People use double entendre to describe a phrase open to multiple interpretations, one of which is usually indecent. After seeing the Oscar nominated “Hidden Figures”, I realized the title has a number of meanings: the mathematics that made manned space flight possible;
the unacknowledged black women who actually crunched the numbers; and the fact that in segregated Virginia, these women were literally hidden from view, NASA’s dirty little secret.
The movie was a great reminder that even in the face of what must have felt like crippling oppression, I’m descended from people who overcame.
It also reminded me that there are many ways to overcome an unjust, oppressive system. One scene in particular really drove that point home.
After realizing the impending installation of an IBM computer could make her job obsolete, Dorothy Vaughan, played by Octavia Spencer, decides to learn how to program the computer. In the scene, Dorothy is on her way to the segregated (white) local library to get what she can find about the computer, when she encounters a group protesting the lack of civil rights for people of color. As she hurries her two children past the protesters, she says something to the effect of “That’s not what we do”. Dorothy’s protest was taking the book on Fortran that the librarian refused to let her check out.
She used it to teach herself, as well as her black female team how to program the brand new IBM mainframe, and when NASA needed a larger team to run the computers, her team was ready.
She didn’t join the protesters marching and holding signs yet her actions made a huge difference in the lives of black families in her community.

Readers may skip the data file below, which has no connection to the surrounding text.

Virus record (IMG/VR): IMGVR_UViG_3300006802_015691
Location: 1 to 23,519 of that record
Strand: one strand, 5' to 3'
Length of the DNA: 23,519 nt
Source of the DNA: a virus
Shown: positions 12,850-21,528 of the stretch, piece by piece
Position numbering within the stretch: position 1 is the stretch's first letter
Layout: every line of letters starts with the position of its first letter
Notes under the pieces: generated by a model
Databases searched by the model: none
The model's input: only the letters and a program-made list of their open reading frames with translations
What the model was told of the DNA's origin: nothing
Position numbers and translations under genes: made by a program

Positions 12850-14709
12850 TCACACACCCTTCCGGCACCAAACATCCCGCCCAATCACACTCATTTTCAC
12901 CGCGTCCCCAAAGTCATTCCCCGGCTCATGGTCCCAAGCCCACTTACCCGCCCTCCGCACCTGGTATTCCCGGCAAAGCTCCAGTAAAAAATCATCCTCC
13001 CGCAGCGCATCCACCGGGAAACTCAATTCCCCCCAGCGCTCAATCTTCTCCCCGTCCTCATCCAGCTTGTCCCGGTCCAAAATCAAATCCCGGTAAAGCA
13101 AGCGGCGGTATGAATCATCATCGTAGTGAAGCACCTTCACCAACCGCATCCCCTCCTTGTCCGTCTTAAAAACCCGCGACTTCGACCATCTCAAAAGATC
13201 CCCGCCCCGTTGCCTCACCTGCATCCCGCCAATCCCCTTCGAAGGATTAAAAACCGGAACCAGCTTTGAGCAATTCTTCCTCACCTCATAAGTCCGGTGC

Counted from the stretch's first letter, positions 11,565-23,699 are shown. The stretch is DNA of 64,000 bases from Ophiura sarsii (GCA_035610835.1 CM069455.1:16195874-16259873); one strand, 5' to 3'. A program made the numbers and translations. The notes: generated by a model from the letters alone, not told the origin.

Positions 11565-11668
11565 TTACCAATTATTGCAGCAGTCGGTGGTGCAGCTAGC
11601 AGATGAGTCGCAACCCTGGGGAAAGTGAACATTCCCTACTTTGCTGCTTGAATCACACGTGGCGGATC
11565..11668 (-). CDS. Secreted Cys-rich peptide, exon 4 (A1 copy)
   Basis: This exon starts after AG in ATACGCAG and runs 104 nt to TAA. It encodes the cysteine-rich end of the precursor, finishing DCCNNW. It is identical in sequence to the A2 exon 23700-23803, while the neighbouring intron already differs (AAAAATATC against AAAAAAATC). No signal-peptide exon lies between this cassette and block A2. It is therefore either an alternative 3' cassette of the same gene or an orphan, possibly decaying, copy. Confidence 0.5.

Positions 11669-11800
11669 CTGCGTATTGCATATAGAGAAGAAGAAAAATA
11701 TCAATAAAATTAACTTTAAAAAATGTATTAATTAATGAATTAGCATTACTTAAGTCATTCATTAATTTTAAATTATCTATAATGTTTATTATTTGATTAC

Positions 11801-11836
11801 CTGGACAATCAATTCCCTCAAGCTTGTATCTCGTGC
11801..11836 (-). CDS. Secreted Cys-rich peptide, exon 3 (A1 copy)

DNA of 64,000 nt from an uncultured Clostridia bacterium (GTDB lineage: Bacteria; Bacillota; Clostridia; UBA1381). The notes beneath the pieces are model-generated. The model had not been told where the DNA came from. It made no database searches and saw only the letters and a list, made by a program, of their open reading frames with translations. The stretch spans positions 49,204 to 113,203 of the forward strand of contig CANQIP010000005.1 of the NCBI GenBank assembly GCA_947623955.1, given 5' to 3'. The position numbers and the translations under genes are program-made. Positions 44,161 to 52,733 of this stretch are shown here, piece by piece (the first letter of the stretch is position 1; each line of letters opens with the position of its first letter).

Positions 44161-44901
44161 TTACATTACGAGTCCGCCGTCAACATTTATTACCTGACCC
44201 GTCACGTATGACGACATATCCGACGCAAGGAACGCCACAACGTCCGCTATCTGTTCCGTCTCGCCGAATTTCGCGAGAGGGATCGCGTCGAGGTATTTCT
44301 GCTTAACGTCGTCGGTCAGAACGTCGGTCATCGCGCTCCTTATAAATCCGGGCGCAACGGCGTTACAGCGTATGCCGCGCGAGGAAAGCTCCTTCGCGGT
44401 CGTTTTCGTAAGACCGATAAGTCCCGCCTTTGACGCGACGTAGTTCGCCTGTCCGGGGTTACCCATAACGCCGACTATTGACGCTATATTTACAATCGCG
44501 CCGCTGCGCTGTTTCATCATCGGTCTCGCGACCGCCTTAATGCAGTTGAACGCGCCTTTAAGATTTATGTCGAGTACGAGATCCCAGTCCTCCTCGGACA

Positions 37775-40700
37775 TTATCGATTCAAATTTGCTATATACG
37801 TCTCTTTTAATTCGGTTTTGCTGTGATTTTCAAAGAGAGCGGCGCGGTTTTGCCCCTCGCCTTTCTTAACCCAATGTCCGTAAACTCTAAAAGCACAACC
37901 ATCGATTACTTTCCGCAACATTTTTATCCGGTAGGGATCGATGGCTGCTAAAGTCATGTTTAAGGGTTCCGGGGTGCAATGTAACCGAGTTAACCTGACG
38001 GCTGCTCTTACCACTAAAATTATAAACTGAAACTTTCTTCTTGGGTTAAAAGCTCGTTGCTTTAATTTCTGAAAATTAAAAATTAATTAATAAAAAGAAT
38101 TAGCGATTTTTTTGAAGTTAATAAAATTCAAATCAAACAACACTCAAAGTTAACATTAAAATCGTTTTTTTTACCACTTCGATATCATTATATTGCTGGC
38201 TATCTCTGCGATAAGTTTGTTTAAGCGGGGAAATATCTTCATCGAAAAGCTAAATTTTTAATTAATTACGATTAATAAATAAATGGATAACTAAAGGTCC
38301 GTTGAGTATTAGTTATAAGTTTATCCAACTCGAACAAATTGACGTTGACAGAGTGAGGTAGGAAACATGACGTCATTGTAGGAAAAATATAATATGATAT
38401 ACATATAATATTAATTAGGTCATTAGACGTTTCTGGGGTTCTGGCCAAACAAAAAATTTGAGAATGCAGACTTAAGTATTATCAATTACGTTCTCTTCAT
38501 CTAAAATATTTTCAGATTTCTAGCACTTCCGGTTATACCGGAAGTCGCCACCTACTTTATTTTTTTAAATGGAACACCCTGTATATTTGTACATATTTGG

This Saturday while Chicagoans joined Americans all over the world protesting the illegal and immoral immigration ban of Muslims who are in this country legally, AeroStar Avion Institute Founder and CEO Tammera Holmes was hosting STEMtastic Saturday at the Harold Washington Cultural Center. Tammera’s activism is prepping young people of color to fill projected skill shortages in the aviation industry.
It may not look like what others are doing, but she is making and will make a huge difference in the lives of Chicagoans. Because in addition to an American justice system that is truly blind to race, in addition to an American education system that sees the potential in all children, Americans of all races need real opportunities to support themselves and their families. That is what Tammera is providing.
This weekend, we saw all hands on deck as activists, politicians, lawyers, judges, etc. used their talents and skills to fight an action many perceive as un-American. I’m celebrating them, their contributions and focusing on what I can do to protect our fragile democracy.
What are you doing to make a difference?
Renita Alexander, Leadership Unlocked
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